JESUS OPENS BLIND EYES
At the close of the previous chapter our Lord bore the contradiction of sinners against Himself. The Jews had caught up the stones gathered to repair the Temple, in order to inflict the doom of the blasphemer; but Jesus passed through them unscathed and began to descend the great steps. To human gaze there was need for Jesus to hasten from His foes, John 8:59; in His thought there was greater need to heal this blind beggar. In the most leisurely manner, therefore, He made clay and wrought this miracle of sight. His heart was at rest in God. No great thing is wrought by those who live in perpetual ferment. Through the quiet heart God works His own works, and there will be time enough to get them all done before â€œthe night cometh when no man can work,â€ John 9:4.
Our Lord perceived that beneath the unpromising exterior of this man were elements of nobility, which He set Himself to elicit. The clay which the man found suddenly applied to his eyes awakened wonder, hope, expectation, and faith. It was a ladder by which he climbed from the pit of despair to the mount of joy. The walk to Siloam was a further venture of faith; but there were other steps to be taken ere he attained to the full stature of his discipleship. Some were forced on him by opposition; to others he was led by Christ Himself.
THE TESTIMONY OF PERSONAL EXPERIENCE
The jealous Pharisees now set themselves to discredit the miracle and to throw suspicion upon the witness. But their hostility, prompted by jealousy and vindictiveness, forced the healed man to realize the moral majesty of Jesus. His eyes became opened to the true values of things, as well as to the world of nature. In a day he had grown far away from the parents, who were simple people, unaccustomed to the glare of publicity, and very much afraid of these religious magnates.
It is marvelous to note this man proving himself more than a match for his opponents, and answering them with a simplicity and a majesty that confounded them. Matthew 10:19. He needed, however, a touch that no human wisdom could impart, and this was given by Christ, who always seeks those whom man casts out and those who dare to live up to the truth they know. Notice the steps: He is a prophet; He is not a sinner; He is from God; he worshiped Him. None come in contact with Christ without being blinded or enlightened. Our guilt is proportioned to our refusal of the light.
â€œWhat a contrast between the opening and the closing of this chapter! The blind sees! The beggar is enriched! The outcast on the Temple steps is a worshiper in the temple of the spirit! And how vast a contrast to the deterioration at work in the hearts of these professedly religious men! From the mouth of a babe in the divine life God can elicit strength to quell the enemy and the avenger. â€œO God, our God, how excellent is thy name in all the earth!â€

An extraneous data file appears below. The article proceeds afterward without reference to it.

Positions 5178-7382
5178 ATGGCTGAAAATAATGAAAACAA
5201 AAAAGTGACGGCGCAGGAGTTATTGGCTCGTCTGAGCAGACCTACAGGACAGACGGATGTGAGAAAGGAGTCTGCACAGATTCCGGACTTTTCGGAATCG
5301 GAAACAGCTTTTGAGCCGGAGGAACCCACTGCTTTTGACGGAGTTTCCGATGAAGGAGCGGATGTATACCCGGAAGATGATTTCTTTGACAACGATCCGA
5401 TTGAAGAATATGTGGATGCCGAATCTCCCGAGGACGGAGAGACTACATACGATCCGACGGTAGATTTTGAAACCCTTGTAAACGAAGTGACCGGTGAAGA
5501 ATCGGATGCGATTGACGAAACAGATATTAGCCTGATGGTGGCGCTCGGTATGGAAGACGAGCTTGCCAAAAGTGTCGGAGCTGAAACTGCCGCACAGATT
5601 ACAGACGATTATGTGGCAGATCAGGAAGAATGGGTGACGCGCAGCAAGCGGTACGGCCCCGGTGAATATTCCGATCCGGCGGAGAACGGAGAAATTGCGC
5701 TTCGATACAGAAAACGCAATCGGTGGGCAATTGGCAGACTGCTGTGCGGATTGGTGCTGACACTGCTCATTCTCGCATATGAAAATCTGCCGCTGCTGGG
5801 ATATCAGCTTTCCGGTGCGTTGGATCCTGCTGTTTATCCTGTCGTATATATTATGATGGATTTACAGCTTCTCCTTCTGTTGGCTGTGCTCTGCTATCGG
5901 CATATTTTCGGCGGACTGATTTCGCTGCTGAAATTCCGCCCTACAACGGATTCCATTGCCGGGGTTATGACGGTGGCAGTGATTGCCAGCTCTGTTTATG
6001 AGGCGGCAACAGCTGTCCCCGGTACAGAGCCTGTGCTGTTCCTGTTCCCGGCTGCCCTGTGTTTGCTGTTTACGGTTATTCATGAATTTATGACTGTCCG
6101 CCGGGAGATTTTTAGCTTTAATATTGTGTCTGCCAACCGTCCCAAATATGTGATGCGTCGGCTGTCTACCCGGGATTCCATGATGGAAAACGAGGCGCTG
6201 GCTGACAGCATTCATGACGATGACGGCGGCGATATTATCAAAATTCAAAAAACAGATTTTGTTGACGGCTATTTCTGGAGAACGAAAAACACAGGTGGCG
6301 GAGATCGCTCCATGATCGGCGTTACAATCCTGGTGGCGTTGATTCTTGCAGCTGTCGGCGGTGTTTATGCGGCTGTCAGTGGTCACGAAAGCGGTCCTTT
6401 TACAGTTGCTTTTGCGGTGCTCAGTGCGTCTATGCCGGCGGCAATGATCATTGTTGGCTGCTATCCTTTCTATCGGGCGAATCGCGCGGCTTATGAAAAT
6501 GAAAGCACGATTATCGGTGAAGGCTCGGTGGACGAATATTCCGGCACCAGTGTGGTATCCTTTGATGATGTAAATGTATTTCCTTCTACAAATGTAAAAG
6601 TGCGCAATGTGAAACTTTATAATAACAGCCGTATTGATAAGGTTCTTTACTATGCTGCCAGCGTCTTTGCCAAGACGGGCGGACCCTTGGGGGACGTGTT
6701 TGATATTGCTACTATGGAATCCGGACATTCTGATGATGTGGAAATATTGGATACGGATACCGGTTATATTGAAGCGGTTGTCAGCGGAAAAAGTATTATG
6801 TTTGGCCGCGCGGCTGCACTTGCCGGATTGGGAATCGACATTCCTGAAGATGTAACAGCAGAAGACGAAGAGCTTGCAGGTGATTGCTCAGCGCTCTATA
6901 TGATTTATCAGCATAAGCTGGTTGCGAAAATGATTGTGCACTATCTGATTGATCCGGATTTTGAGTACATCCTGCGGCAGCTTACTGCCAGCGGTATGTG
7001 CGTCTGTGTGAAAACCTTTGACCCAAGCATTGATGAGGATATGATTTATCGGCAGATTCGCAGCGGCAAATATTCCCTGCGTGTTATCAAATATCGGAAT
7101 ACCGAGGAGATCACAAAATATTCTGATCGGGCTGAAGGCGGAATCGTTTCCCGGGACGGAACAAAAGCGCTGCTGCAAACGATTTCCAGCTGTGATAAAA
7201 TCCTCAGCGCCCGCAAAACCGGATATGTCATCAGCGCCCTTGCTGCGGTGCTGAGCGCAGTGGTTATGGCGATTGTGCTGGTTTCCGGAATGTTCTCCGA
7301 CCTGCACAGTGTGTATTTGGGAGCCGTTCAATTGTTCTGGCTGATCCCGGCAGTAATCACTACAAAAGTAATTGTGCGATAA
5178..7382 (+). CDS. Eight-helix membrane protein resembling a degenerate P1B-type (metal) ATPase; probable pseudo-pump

The manâ€™s judges cast in his teeth the life-long deprivation from which he had suffered, as a conclusive evidence of his sins. This was the common Jewish interpretation of such a calamity, John 9:2. Our Lord, however, taught that suffering is permitted to befall for wise and good reasons, which are compatible with the character of God, and it provides a platform on which the grace and power of God may manifest themselves, each new phase of evil leading to a fresh manifestation of the power and love of God. How often He seems to say, when we are perplexed with the worldâ€™s sin and sorrow, â€œThese things are not unto death, but to manifest the works of God!â€ Look not at the pain, but at its results! See what humility and patience God gives; wait to see the harvest of these sowings!
â€œA STONE OF STUMBLINGâ€
John 9:35-41; John 10:1-6
In John 9:35 we hear of Jesus finding the outcast, whom the Pharisees had excommunicated; and this story is appropriately followed by a picture of the true Shepherd as contrasted with the false. At night sundry flocks are brought to the Eastern sheepfold and committed to the care of the keeper or porter. In the morning the shepherds knock at the barred door of the enclosure, and the porter opens from within. Each separates his own sheep by calling their names, and when thus summoned the flock follows its shepherd, wherever he may lead.
The sheepfold in this parable holds the Jewish people. The stranger is the religious Teacher who fails to speak in the familiar phrase of Moses and the prophets. The Pharisees and scribes are the thieves and robbers who have stolen Godâ€™s glory and made profit of his flock. Note that whenever you are put forth, you will find Christ going before.
God has sent many true shepherds from out His presence chamber, to care not only for individuals or churches but for nations.
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Meyer, Frederick Brotherton. "Commentary on John 9". "F. B. Meyer's 'Through the Bible' Commentary". https://www.studylight.org/
the Third Week after Easter